Lundquist Researcher Presents Final EVAPORATE Results That Show Icosapent Ethyl Significantly Reduces Coronary Plaque

Matthew Budoff, MD presented the EVAPORATE results at the ESC Congress 2020 on August 29, 2020, with concurrent publication in the European Heart Journal


LOS ANGELES — Today, The Lundquist Institute announced that Matthew Budoff, MD, Director of Cardiovascular CT at the Institute and Professor of Medicine at the David Geffen School of Medicine at UCLA, will present the final results of the EVAPORATE study at ESC Congress 2020 (organized by the European Society of Cardiology) with concurrent publication in the European Heart Journal.

“EVAPORATE provides important mechanistic data on coronary plaque characteristics that are potentially relevant to the clinical use of icosapent ethyl,” says Dr. Budoff. “We have demonstrated regression of atherosclerosis with the use of Icosapent ethyl over 18 months of therapy, which complements the significant clinical benefit seen in the REDUCE-IT study. EVAPORATE is the first demonstration of imaging results with icosapent ethyl using multidetector computed tomography (MDCT).”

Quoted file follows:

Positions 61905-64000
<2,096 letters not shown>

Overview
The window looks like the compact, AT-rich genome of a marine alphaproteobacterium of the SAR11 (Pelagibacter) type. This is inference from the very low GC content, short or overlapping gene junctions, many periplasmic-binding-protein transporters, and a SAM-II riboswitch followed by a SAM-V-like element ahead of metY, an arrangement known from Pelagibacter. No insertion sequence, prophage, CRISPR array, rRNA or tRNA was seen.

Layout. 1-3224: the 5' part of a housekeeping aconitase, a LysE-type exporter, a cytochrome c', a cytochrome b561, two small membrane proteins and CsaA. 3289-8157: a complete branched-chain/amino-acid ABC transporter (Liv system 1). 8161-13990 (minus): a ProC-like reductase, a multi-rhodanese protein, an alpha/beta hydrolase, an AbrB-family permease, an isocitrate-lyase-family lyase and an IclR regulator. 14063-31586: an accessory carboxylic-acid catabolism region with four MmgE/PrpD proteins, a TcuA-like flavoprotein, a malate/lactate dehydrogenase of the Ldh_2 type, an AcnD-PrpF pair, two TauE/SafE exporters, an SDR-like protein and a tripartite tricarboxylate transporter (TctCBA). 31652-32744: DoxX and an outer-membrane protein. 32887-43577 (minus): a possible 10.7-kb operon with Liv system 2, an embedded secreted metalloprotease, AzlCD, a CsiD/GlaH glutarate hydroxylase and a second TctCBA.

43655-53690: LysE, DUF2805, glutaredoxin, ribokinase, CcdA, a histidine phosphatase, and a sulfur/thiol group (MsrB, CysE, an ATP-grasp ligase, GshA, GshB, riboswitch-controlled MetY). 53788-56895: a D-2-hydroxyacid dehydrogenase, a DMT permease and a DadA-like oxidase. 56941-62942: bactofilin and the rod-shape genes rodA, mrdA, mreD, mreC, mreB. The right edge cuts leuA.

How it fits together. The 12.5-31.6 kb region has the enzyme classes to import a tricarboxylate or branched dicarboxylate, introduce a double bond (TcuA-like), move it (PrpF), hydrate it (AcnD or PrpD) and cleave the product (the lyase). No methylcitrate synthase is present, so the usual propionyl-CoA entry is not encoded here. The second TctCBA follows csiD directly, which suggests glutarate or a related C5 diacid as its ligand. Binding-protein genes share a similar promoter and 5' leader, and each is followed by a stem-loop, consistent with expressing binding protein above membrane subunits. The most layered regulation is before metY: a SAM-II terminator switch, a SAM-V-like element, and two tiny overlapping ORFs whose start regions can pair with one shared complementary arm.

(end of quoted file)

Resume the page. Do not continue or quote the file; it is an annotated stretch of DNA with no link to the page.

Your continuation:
A total of 80 patients were enrolled in the randomized, double-blind, placebo-controlled EVAPORATE trial. Patients had to have coronary atherosclerosis as documented by MDCT (1 or more angiographic stenoses with ≥20% narrowing), be on statin therapy, and have persistently elevated triglyceride (TG) levels (mean TG at baseline was 259.1 mg/dL [+/- 78.1]). Patients underwent an interim scan at 9 months and a final scan at 18 months. The final results showed a significant reduction in the primary endpoint; icosapent ethyl reduced LAP plaque volume by 17% from baseline to the 18-month scan, whereas there was a progression of low-attenuation plaque (LAP) volume in the placebo group.

The presentation is available here, with a concurrent publication in European Heart Journal.

Financial Disclosure

Funding from the Amarin Corporation was provided to The Lundquist Institute to sponsor Dr. Budoff’s work on the EVAPORATE study.